Du Bel âge

Entered August 2020; revised September 2020 



Presumed lost

Oil on panel

21.6 x 29.7 cm



Le Concert

Un Concert dans un appartement

Les Jeux remplissent vos desirs

Musica a quattro



Abreuvoir Engraving
Jean Moyreau after Watteau, Du Bel âge, 1728, engraving.


Jean Moyreau’s print after Watteau’s Du Bel âge was announced for sale in the June 1728 issue of the Mercure (p. 1433), where it was referred to as “un Concert.”



Mariette, “Notes manuscrites,” 9: fol. 191.

Hédouin, “Watteau” (1845), cat. 29.

Hédouin, “Watteau” (1856), cat. 29.

Goncourt, L’Art au XVIIIème siècle (1860), 58.

Goncourt, Catalogue raisonné (1875), cat. 1875.

Dacier, Vuaflart, and Hérold, Jean de Jullienne et les graveurs (1921-29), 2: 28, 57, 133; 3: cat. 94.

Réau, “Watteau” (1928), cat. 140.

Adhémar, Watteau (1950), cat. 84.

Mathey, Watteau, peintures réapparues (1959), 66.

Macchia and Montagni, L’opera completa di Watteau (1968), cat. 58.

Roland Michel, Watteau (1981), cat. 119.

Roland Michel, Watteau (1984), 217

Posner, Watteau (1984), 258, 290 nn. 53, 54.

Washington, Paris, Berlin, Watteau 1684-1721 (1984), under cat. 29.




None of Watteau’s drawings have been directly associated with Du Bel âge.



The whereabouts and fate of Du Bel âge after it was engraved are entirely unknown. Dacier, Vuaflart, and Hérold proposed that it was perhaps the painting given to Watteau that was sold in Paris from the comte de Caissotti’s collection on February 15, 1850, lot 49: “Pierrot, Colombine et Arlequin, six figures à mi-corps. Composition aussi gravée.” But as this painting had six figures, whereas Du Bel âge had only four, the Caissotti painting must have been a different composition.

Scholars have agreed that this painting comes from the early portion of Watteau’s career. Mathey assigned it to c. 1704-05, which would represent his earliest moments. Macchia and Montagni preferred c. 1710. Adhémar chose 1712, Posner suggested 1712 or still later, while Roland Michel allowed for both 1712-14 and 1714-15. If Mathey erred in trying to place this painting as early as 1704-05, a period in Watteau’s career for which there is paltry information, so too Roland Michel’s leaning to 1714-15 is surprisingly late because the painting is by no means as fluent and mature as it should be for this phase in the artist’s development.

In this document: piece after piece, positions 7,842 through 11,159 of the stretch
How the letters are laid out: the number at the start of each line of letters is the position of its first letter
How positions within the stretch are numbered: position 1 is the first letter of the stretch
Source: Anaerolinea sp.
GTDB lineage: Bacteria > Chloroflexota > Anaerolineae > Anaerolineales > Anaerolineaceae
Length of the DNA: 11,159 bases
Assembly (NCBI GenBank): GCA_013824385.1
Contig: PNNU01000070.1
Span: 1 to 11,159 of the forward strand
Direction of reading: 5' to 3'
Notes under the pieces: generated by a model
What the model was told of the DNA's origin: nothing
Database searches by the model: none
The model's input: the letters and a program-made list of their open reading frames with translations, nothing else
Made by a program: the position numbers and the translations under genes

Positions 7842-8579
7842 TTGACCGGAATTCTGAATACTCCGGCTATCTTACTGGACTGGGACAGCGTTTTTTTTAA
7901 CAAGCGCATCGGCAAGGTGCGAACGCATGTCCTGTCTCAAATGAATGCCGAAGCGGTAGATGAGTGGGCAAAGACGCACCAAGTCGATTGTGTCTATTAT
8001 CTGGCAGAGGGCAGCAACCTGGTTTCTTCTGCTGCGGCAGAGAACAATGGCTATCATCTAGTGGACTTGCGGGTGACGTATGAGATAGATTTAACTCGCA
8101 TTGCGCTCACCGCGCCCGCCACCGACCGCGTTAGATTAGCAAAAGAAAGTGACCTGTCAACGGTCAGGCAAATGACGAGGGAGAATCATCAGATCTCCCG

Jean Moyreau after Watteau, L’été (detail), from the Saisons Jullienne, engraving.

detail girl

Antoine Watteau, Le Printemps (detail), from the Saisons Jullienne, oil on canvas. Whereabouts unknown.


If one were to place Du Bel âge within the context of Watteau’s established oeuvre, comparisons with the figures in the series of Four Seasons owned by Jean de Jullienne are useful. The figures in both have the same proportions and awkward, mannered gestures. The problem, of course, is that there is no agreement as to when the Saisons Jullienne were executed. Some would date the series to c. 1710 but that, alas, is just another arbitrary assessment.


Jean Moyreau after Watteau, Du Bel äge, 1728, engraving.


Giorgione or Titian, The Concert, oil on canvas, Florence, Uffizi.

The compositional format of Du Bel âge—half-length figures compressed into a narrow space—was popular in the Renaissance and can be compared to the Uffizi’s The Concert, a work whose attribution over the centuries has gone back and forth between Giorgione and Titian. It was these two artists who were cited when a painting with half-length musicians, and attributed to Watteau, came up at auction in the nineteenth century. Whether that work, Cinq personnages occupés à faire de la musique, was actually by Watteau or one of his followers, and whether it was based on Venetian or Northern models, reminds us, as is clearly demonstrated by Du Bel âge, that Watteau was working in an established mode and how, especially in his early years, he recognized the authority of the past.